Utah’s Hurricane Library found itself in the eye of the storm this week over displays advertising LGBTQ literature, timed to Pride month.
Employees at the southwestern Utah branch — located in the small town for which the library is named — were ordered to remove buttons that read, “Ask me about LGBTQ reads.” Last year the library was forced to take down table displays advertising a variety of books that deal with queer and trans issues.
Washington County Library Director Joel Tucker claimed, however, that administrators had received “multiple” complaints in response.
“I take it from the perspective of the patron,” Tucker told the Spectrum and Daily News in St. George, Utah. “What they see is we’re advocating for that point of view, and that we want them to read that. That’s not our intent, to drive people to support one ideal over the other or advocate for one position over another.”
Tucker, who oversees eight county branches in his role, added that the library doesn’t like to wade into issues considered “divisive.” He claimed the county wouldn’t allow pro- or anti-Trump displays, for instance.
“Generally, as a library we try to avoid those kinds of things,” he said.
The banning of LGBTQ displays has been met with opposition from Hurricane Library’s staff, who say that the decision amounts to censorship. Employee Sarah Hall noted that administrators didn’t have a problem when Hurricane Library put up displays marking Saint Patrick’s Day and Black History Month, as well as even more controversial topics.
For instance, when the Fundamentalist Mormon leader Warren Jeffs was put on trial in 2011 for raping a 12-year-old girl he told to feel “the spirit of God,” the library had a special display of its books on polygamy. No one had a problem with it.
“Libraries have to be able to cater to not just one demographic,” Hall said, adding: “If it offends you, wait until the display is over.”
But the small Utah town of just 13,000 people — which also happens to be 70 percent Mormon — isn’t the only community that’s found itself embroiled in a debate over LGBTQ materials in local libraries. Libraries in Illinois, Oklahoma, and Texas have also been met with backlash for their queer- and trans-inclusive offerings.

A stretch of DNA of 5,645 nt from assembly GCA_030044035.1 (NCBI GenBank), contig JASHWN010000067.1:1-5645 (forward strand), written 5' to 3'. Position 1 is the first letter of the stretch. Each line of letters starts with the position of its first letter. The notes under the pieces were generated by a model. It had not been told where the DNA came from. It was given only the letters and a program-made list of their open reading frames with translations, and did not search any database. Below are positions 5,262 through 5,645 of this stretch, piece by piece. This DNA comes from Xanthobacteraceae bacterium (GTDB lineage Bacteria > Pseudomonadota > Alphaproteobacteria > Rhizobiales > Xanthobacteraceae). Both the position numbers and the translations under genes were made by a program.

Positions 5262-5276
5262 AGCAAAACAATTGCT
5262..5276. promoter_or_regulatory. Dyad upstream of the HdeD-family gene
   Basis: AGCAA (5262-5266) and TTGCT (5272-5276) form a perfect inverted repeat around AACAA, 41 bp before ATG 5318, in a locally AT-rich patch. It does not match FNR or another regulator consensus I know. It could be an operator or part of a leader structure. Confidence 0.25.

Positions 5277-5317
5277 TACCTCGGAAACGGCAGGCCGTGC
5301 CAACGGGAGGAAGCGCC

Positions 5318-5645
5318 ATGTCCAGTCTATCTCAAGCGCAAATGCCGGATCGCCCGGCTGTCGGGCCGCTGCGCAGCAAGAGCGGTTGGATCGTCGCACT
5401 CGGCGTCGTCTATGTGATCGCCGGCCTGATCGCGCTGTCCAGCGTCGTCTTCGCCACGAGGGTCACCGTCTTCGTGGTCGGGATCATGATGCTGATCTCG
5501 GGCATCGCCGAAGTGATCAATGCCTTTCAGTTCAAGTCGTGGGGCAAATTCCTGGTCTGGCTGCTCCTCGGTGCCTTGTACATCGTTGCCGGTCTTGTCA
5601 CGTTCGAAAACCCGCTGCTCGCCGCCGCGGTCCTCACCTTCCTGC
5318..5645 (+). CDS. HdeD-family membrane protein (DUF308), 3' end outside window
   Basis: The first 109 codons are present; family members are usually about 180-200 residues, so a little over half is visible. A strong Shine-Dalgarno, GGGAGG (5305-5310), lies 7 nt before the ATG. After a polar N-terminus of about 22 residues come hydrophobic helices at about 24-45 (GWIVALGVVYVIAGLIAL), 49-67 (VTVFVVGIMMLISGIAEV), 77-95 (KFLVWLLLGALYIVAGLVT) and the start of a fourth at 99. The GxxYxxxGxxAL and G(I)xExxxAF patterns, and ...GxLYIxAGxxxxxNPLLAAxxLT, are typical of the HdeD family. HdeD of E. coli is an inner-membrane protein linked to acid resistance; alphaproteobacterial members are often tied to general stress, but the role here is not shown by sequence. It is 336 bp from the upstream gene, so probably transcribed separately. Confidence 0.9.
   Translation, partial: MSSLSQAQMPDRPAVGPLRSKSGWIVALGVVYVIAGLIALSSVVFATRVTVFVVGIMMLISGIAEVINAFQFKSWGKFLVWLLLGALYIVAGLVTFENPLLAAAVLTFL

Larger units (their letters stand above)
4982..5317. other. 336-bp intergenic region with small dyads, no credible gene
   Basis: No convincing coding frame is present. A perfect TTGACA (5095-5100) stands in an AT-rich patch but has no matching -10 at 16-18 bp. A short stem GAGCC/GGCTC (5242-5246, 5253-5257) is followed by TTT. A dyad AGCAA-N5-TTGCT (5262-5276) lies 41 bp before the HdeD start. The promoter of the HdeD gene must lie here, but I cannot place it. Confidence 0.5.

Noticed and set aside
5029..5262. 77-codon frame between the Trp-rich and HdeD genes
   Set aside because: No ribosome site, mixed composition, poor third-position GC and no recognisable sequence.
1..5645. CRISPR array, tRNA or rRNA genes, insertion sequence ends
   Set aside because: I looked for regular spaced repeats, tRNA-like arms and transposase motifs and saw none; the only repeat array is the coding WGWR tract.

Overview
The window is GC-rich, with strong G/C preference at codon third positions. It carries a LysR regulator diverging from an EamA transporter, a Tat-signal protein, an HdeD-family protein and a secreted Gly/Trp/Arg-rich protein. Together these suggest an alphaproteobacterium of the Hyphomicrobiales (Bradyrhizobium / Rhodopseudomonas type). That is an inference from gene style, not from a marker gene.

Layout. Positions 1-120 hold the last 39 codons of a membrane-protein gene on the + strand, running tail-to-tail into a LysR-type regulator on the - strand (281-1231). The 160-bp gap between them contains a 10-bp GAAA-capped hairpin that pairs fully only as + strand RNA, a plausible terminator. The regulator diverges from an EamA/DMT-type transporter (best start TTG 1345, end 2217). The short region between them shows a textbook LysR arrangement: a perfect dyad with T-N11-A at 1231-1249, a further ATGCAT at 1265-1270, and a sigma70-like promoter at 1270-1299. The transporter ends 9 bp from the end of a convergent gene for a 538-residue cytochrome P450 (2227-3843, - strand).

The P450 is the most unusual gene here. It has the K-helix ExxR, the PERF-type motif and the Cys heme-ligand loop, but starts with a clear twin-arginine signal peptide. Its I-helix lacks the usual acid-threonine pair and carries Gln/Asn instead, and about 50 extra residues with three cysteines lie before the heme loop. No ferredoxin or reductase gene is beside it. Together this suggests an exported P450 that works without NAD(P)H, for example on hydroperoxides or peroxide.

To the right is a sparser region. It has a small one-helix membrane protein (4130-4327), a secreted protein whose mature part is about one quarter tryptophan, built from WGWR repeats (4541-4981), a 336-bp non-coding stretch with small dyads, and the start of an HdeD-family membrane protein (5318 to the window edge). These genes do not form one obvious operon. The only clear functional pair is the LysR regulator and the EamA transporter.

In 2006, the Metropolitan Library System in Oklahoma ordered LGBTQ books to be moved to a “special section” following complaints from conservative patrons. It was later mandated that the quarantine be at least five feet off the ground.
More recently, residents of conservative Hood County in Texas claimed these books promote “transvestic behavior” and “program children with the LGBTQ agenda.” In a standing-room-only meeting protesting the materials, one angry local claimed adults “have a duty to protect children’s innocence.”
“This is information that hits a child’s eyes and goes into their brains before they have a chance to make a decision about it,” said Dave Eagle of Granbury, in comments originally reported by the Texas Observer.
Of the American Library Association’s list of the most frequently banned books, half are LGBTQ-themed. Among them are This Day in June, an illustrated children’s book depicting a Pride Parade; Tango Makes Three, in which two male penguins raise a baby together; and My Princess Boy, about a gender nonconforming youth who likes to wear dresses.
One book near the top of the list is The Family Book. It depicts multiple different types of family units — using animals as stand-ins to represent interracial multi-generational families. A single page reads, “Some families have two moms and two dads.”
The ALA claimed that challenges to these books have only grown in recent years.
The Washington County Library system, though, claimed to have struck a compromise over the issue of LGBTQ materials. Instead of having a display specifically highlighting queer- and trans-themed books, its displays now promote “diversity.” The revamped tables read: “Libraries are for everyone.”
Meanwhile, the county has banned all buttons on employees’ uniforms as part of its new dress code for library workers. But when asked just how many complaints led to this shift in policy, Tucker did not give a clear answer.
“How many complaints is too many?” the director asked. “If one person is upset, that’s kind of highlighting there may be a problem.”